Biomedical Engineering Reference
with synthetic biomaterials. These synthetic resorbable polymers provide much
higher mechanical strength and are degraded by hydrolysis. Although synthetic
polymers can be produced and used for tissue engineering, the FDA-approved bio-
materials such as polylactic acid (PLA), polyglycolic acid (PGA), or mixture of
these two polymers are by far the most commonly used biocompatible polymers.
From the mechanical perspective, the Young's modulus of cortical bone is on the
order of ~10 GPa, and the Young's modulus for PGA closely matches this value
[~7 GPa (Yang et al. 2001 )]. In addition to providing the mechanical strength, syn-
thetic polymers can be manipulated to create and control the scaffold architecture.
This has become an important task in tissue engineering because (1) spatial organi-
zation of cell seeding and cell growth depends on the scaffold architecture and (2)
this architecture is now believed to regulate the development of specifi c tissue func-
tions. Cima et al. ( 1991 ) demonstrated that tissue regeneration using synthetic mate-
rials depends on the porosity and pore size of the scaffold. While large surface area
promotes cell attachment, large pores are desirable for providing suffi cient nutrients
and removing waste. Another aspect of the scaffold architecture is the degree of
continuity of the pores. Molecule transport and cell migration have been shown to
be prevented in the highly porous matrix of disconnected pores.
Many techniques have been developed over the years to physically control and regu-
late the topographical features of synthetic scaffold. One prominent approach that
has become popular in the fi eld of tissue engineering includes microfabrication.
This technique relies on surface modifi cation of biomaterials via physical or chemi-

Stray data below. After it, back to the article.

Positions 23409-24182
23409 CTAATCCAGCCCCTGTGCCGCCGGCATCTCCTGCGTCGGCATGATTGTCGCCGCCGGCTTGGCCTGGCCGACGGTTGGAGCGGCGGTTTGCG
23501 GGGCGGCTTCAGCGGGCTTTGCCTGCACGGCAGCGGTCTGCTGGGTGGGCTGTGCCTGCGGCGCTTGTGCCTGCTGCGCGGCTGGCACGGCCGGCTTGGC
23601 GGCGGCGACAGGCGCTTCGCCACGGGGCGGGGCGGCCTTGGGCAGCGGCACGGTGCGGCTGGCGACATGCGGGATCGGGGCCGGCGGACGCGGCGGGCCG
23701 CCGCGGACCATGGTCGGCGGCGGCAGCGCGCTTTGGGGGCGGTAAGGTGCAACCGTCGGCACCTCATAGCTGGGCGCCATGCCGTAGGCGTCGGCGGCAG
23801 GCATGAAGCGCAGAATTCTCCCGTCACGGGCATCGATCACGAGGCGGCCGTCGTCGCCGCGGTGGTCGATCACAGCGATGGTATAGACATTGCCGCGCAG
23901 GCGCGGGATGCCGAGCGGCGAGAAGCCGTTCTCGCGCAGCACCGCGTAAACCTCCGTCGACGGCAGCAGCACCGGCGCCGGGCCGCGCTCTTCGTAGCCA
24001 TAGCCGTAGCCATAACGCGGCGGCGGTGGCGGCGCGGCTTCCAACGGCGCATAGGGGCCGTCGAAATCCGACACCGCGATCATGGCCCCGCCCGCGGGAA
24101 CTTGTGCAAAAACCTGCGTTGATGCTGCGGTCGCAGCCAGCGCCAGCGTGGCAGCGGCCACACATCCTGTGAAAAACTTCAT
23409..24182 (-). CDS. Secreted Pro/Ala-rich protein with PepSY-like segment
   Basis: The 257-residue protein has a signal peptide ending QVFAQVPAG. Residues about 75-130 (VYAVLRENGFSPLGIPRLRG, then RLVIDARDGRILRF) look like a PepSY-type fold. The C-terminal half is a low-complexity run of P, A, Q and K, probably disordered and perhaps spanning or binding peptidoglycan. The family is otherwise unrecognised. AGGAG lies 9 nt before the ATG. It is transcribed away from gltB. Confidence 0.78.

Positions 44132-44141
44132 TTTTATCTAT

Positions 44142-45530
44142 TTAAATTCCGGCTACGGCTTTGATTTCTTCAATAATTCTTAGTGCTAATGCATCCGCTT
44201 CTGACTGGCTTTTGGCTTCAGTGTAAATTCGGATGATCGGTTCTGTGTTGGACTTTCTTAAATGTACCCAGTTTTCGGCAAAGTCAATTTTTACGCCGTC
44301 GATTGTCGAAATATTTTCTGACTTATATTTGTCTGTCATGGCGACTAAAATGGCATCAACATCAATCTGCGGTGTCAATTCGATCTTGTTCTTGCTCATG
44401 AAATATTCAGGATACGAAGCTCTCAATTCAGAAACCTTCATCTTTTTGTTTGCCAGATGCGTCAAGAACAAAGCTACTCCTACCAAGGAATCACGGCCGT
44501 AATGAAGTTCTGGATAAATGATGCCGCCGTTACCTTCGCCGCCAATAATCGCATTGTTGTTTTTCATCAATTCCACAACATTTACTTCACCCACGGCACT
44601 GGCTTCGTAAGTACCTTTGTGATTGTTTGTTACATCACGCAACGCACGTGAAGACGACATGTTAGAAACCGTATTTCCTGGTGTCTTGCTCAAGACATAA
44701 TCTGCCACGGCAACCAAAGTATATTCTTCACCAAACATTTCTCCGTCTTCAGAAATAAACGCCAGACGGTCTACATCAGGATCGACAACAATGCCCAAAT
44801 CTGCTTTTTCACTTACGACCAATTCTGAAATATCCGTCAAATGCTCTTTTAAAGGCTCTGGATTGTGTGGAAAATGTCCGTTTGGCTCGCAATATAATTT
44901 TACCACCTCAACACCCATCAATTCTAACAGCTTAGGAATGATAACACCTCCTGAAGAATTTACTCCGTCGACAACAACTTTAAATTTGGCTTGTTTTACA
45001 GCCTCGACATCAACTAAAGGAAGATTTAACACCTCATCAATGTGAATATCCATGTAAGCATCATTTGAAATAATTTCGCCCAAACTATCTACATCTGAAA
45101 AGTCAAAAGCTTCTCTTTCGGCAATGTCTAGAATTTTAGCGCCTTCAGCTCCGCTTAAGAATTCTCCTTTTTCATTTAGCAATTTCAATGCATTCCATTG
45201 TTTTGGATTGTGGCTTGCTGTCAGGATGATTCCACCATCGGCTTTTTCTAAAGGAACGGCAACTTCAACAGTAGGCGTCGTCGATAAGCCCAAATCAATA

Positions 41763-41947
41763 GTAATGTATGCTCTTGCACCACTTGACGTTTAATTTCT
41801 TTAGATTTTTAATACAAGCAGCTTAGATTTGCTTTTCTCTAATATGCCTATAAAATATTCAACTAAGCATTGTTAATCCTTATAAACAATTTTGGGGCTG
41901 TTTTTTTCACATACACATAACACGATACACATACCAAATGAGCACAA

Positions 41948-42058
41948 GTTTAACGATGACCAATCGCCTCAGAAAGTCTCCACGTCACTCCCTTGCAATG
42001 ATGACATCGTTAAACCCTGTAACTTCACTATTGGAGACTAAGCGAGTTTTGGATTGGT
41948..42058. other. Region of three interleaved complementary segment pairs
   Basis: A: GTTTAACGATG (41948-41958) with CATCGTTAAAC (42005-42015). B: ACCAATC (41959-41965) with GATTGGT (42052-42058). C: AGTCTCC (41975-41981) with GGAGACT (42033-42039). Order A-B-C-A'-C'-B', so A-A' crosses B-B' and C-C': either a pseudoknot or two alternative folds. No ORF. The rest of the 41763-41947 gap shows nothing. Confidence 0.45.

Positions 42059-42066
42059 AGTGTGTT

cal methods that can lead to desired cellular responses (Wilkinson et al. 2002 ) .
Physical techniques, such as microcontact printing, casting, and embossing, have
been known for a long time, and also successfully been downscaled to micro- or
nanoworld (Curtis and Wilkinson 2001 ). Microcontact printing, shown in Fig. 4 ,
uses a lithographically fabricated stamp (usually from polydimethylsiloxane) with
the desired pattern, which can be inked with protein, polysaccharide, or other large
molecule. On pressing the stamp onto a substrate preconditioned with a sticky layer,
the molecule is transferred with the pattern of the stamp (Michel et al. 2002a, b ) .
This simple and cost-effective approach results in chemical patterns with micron or
submicron size features displaying binding sites for specifi c molecules. Examples
of successful microfabrication applications include designing controlled drug deliv-
ery systems (Tao et al. 2003 ), altering surface topography to mimic in vivo condi-
tions (Motlagh et al. 2003 ) , microfl uidic fl ow (Popat and Desai 2004 ) , and 3D
confi guration of multilayer cell cultures (Tan and Desai 2004 ) .
Microfabrication techniques offer a useful tool to control selective cell adhesion
and spatial organization of cells in the 3D scaffold. Cell adhesion and motility is one
of the important biological processes involved in cell growth, differentiation, infl am-
matory response, and wound healing, and is often desired for engineering tissue